“Entry cost is one of the most significant barriers to homeownership, especially in an environment of increasing rents,” said City of Minneapolis Director of Housing, Andrea Brennan. “The goal of the Homeownership Opportunity Minneapolis program is to reduce this barrier and make homeownership, and an investment into economic sustainability, within reach for many of those who currently believe it’s not possible.”

The HOM program is being promoted in partnership with Minnesota Housing and Minnesota Homeownership Center through the “Own Your Future, Own Your Home” campaign. The campaign focuses on homeownership as an investment for the future. The partnership also focuses on providing information about quality, affordable mortgages available through Minnesota Housing. In addition, free, non-biased support is available from a variety of non-profit housing experts.

The City, in partnership with the Minnesota Homeownership Center, has contracted with several community-based organizations to provide culturally specific outreach and communication support to get the word out about the HOM program. Organizations working on the “Own Your Future, Own Your Home” campaign include: African Development Center, African Economic Development Solutions, Bii Gii Wiin, EMERGE, Greater Metropolitan Housing Corporation, Lao Assistance Center, Neighborhood Development Alliance, and PRG, Inc.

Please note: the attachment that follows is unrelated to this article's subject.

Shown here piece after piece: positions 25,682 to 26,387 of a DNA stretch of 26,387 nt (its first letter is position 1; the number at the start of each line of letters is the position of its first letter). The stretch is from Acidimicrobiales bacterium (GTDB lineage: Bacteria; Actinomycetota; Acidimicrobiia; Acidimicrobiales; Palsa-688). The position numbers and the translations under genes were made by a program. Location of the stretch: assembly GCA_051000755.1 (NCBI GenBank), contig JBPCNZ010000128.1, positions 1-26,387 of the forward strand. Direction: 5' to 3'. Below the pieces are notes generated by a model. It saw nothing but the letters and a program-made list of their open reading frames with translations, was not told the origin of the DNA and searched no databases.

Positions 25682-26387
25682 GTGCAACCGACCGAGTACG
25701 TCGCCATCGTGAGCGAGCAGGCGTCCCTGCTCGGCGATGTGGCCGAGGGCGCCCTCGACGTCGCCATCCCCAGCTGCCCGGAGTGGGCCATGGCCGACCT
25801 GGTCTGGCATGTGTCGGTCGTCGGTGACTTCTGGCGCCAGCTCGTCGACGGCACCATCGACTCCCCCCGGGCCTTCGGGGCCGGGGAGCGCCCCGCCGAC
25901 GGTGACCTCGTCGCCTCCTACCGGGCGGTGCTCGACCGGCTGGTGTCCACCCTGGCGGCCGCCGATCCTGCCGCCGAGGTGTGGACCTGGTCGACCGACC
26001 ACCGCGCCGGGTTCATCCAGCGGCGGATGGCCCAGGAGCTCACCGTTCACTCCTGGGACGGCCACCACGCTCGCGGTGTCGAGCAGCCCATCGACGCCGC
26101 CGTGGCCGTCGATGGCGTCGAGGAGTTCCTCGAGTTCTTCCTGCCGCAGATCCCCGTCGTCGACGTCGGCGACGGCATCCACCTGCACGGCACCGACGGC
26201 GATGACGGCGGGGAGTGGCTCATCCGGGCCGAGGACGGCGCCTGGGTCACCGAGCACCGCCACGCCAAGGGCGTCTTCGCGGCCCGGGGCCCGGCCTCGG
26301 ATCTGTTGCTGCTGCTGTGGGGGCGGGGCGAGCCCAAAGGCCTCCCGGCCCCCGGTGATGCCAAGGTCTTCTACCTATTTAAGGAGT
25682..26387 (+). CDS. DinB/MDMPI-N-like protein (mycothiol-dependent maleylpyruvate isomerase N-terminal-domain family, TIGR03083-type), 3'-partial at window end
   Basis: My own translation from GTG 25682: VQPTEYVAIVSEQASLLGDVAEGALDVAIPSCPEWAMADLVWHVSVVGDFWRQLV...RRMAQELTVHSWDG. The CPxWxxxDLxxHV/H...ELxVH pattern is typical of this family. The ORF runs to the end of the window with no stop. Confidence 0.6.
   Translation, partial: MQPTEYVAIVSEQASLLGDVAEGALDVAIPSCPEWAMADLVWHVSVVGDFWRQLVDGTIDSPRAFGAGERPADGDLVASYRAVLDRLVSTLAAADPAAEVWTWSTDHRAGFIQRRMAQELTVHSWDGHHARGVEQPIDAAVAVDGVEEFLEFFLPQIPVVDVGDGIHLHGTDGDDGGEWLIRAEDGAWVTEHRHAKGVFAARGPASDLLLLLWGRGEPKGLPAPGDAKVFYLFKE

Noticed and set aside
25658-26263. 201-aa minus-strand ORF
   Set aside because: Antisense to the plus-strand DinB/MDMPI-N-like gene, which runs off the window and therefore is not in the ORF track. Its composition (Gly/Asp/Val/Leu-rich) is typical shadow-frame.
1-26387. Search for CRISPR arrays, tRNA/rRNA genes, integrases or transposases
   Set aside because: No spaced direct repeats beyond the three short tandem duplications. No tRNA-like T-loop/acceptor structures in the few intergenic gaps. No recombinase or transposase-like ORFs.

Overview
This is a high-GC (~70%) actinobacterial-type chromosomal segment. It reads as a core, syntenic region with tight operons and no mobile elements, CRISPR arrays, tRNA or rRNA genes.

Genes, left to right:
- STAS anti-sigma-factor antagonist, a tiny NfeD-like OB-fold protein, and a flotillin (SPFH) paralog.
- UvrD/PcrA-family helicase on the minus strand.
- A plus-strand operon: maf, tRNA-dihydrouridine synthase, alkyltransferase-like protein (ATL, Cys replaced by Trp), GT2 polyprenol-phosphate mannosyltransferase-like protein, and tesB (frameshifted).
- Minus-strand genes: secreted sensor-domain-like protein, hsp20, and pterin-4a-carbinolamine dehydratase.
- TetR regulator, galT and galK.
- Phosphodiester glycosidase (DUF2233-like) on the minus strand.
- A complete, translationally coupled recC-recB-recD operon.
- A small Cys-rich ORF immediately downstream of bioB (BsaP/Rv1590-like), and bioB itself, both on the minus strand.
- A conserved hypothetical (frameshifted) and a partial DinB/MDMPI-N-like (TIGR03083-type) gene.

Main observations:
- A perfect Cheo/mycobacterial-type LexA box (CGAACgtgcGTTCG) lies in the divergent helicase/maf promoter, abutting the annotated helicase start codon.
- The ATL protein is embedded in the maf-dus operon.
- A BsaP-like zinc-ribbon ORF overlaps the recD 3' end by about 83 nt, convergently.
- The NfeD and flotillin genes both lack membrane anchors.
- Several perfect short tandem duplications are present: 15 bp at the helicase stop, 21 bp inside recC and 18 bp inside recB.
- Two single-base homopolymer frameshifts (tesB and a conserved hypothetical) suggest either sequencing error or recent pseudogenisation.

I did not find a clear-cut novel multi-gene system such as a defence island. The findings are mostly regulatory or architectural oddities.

“The Lao Assistance Center is excited to work with the City of Minneapolis on the HOM program as our organization is dedicated to increasing self-reliance of individuals and promoting cultural equity,” said Sunny Chanthanouvong, Executive Director of the Lao Assistance Center of Minnesota. “Increasing the number of homeowners through HOM is one way we can help the Lao community achieve their goals.”

To learn more about HOM, visit www.ownyourfutureownyourhome.org or contact the Lao Assistance Center at 504 Irving Ave North, Minneapolis, MN (Phone: 612-374-4967).